In “Why Atheists are a Myth,” Frank J. Fleming suggests that people are scared of atheists because they perceive them to have no moral code, thus making them capable of anything. Fleming refutes this perception by pointing out that most atheists borrow their morality from religion, even though they call it logic. This is an astute observation and one I would never argue with. However, while they may borrow their ideas of equality from religion, their moral code of justice — when their gods of science are challenged — comes straight from the pit of Hell.
If you want to know why people dislike atheists, it’s because they’re thoroughly dislikeable. And if you should find yourself on the wrong side of atheists, like I did by simply posting a video of myself walking through the Field Museum in Chicago asking questions about evolution — a topic many still view as controversial — be prepared to have to go to the police and file reports of harassment and cyberstalking. You are not allowed to question the gods of the atheists, namely Darwin and the scientists who bow at the altar of Darwin. If you do, you’ll face nothing but insults, harassment, death and rape threats, as I quickly found out after my video went viral. Atheists come off as people who want to force their beliefs down your throat. Anyone who objects is held up as the dumbest person on earth, worthy of public flogging and abuse.
Contrarily, when you disagree with people who believe God is the creator, like Steve Ham at the Creation Museum in Kentucky, they have nothing but love for you and words of encouragement. It makes you wonder about the emotional maturity of atheists when the best they can do is hurl threats and vulgarities at people who dare to question their sacred cows. Steve and Ken Ham, CEO of the Creation Museum, are on the receiving end of vomitous atheist bile on a daily basis and their only response is, “Please come and talk with us. We want you to be saved. We love you.”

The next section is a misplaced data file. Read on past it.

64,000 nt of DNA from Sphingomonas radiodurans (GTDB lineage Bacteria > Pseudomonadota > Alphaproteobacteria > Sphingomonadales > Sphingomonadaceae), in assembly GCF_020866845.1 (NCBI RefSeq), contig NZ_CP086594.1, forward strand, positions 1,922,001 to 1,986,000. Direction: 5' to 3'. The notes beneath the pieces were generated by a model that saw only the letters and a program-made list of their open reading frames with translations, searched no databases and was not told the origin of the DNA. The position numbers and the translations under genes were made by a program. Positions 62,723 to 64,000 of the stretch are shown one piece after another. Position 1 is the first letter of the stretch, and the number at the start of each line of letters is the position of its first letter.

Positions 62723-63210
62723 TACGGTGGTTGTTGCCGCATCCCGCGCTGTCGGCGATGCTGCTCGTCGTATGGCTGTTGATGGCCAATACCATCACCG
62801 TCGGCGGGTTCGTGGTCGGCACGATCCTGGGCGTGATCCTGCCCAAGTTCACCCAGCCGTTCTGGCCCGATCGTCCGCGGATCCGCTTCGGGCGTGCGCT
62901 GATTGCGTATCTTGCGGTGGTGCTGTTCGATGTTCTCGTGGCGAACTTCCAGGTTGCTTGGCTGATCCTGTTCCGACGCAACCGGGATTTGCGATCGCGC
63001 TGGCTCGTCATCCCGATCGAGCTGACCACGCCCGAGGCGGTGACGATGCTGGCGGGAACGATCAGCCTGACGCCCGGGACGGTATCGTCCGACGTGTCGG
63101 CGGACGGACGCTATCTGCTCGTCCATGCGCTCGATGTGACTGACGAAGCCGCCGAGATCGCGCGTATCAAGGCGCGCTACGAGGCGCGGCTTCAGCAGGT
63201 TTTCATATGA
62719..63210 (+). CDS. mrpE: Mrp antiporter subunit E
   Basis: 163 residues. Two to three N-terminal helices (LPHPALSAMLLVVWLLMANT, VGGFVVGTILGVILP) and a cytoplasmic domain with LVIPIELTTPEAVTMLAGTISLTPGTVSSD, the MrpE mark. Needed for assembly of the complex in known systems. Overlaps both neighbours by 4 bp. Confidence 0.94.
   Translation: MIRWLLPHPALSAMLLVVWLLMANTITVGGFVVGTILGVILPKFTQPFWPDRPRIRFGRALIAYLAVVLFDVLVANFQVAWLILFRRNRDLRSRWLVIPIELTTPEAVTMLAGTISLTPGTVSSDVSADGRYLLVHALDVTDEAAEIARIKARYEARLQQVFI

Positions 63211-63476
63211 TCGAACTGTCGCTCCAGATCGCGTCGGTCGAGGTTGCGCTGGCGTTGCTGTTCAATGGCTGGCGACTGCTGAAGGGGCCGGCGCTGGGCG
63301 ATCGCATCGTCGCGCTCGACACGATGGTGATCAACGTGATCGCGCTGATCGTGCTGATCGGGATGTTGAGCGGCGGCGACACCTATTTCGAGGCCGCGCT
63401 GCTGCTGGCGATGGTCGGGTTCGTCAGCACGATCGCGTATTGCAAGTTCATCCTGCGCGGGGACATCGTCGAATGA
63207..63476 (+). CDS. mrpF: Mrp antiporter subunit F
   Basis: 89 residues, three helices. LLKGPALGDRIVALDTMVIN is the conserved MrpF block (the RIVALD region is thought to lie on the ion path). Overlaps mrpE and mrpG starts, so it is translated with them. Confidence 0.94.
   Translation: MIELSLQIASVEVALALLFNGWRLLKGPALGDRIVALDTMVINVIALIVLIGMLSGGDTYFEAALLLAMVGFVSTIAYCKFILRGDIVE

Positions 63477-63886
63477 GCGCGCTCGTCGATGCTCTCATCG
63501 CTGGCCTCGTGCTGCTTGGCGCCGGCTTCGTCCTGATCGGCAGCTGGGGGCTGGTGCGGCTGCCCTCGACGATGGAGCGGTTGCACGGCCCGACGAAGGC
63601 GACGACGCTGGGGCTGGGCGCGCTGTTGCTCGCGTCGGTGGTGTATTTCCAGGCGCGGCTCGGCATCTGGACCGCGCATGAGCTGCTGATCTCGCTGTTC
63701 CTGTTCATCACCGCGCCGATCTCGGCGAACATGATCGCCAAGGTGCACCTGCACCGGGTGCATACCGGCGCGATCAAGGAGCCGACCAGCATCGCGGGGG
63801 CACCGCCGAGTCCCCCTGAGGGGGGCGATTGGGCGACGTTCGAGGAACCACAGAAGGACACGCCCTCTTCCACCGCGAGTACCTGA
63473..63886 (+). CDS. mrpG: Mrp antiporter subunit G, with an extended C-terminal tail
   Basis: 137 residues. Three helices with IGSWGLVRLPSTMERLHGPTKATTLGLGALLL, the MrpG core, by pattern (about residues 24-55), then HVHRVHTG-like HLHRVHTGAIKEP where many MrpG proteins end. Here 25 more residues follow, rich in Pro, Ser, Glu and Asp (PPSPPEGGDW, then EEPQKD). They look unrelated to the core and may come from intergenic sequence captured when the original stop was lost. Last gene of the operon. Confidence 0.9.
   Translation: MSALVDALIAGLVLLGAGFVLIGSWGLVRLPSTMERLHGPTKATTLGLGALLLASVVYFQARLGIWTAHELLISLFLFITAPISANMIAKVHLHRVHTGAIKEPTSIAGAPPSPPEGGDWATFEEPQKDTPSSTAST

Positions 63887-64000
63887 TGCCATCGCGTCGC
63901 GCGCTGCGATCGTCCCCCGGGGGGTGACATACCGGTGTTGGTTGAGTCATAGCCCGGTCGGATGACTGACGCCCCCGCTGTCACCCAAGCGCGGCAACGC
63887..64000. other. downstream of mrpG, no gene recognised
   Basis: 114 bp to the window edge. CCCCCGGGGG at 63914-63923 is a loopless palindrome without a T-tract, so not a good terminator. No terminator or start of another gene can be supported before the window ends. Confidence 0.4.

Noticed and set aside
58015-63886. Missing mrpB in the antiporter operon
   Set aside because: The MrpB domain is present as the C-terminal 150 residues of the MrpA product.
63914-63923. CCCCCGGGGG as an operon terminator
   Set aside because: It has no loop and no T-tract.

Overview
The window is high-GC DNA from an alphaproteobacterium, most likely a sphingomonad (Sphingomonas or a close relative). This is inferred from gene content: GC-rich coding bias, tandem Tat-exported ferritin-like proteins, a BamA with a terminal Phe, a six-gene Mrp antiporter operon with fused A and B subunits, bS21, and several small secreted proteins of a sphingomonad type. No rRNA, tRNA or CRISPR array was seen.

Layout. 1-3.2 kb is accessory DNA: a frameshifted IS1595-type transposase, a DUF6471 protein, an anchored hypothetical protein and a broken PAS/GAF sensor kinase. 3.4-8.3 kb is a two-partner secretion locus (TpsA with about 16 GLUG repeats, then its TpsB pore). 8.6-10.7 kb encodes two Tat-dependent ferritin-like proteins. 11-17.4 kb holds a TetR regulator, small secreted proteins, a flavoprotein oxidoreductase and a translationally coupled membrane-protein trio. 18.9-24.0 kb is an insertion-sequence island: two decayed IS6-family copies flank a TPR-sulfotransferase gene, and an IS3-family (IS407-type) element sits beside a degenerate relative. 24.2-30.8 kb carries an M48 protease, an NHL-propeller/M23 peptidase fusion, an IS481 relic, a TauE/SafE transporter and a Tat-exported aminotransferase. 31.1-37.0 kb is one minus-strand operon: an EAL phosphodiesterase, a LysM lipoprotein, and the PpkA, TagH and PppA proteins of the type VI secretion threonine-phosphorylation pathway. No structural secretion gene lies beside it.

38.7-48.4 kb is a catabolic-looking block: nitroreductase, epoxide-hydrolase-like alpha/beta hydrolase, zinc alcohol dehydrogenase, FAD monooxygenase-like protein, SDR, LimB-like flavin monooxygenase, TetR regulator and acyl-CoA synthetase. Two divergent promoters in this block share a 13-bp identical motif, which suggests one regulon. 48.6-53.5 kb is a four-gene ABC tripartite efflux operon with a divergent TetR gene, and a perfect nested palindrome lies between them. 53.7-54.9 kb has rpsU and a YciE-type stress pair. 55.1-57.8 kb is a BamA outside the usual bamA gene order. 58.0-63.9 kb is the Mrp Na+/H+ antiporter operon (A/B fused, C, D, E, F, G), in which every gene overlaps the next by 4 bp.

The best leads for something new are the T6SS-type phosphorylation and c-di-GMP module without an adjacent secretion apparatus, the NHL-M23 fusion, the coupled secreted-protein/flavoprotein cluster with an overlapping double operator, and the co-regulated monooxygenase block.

When you boil it all down to the basics of the argument over the origins of man, it really means nothing about anything today. Whether you believe the earth is 4 billion years old and all life came from one ancestor, or you believe that God did it in exactly 6 days 6000 years ago, or you think aliens did it — or even if you think that Atlas himself is holding the earth on his shoulders while standing on a giant turtle — life as you know it will go on.
Whatever your beliefs about human origins, you can become the greatest neurosurgeon on earth — because neuroscience doesn’t require belief in a specific version of the historical origins of life on earth. Or you can become the world’s greatest engineer, even if you believe that humans rode around on dinosaurs (because engineering doesn’t require intense belief in Charles freaking Darwin). It is in no way a predictor of how successful you can or will be in your chosen career field.
So why are there entire special interest groups set up to ensure that no American school child ever hears any other theory beside Darwin’s? Why are the atheists demanding my children be taken away from me for “child abuse” because I think Darwin’s evolutionary origins theory stinks? Why are they all screaming that my ideas are “dangerous” (yes, dangerous, they said). Dangerous to whom? Dangerous to what? None of that has been made clear, but what is exceedingly transparent is that the most vocal atheists are seriously angry individuals who cannot abide free thought. At heart they are tyrants desiring to rule us with iron fists.
I don’t claim to know how old the earth is or how life began (although I strongly suspect it was guided by intelligent design), but I’m very certain they don’t know either. Acknowledging that would serve them well.
On the next page are a few examples from my social media feeds to demonstrate why people dislike atheists. They illustrate common atheist debate tactics.
Warning; Offensive Language Below:
Atheists don’t really come across as people you’d like to have a drink with or date — or even sit next to on a bus. Maybe they should work on that.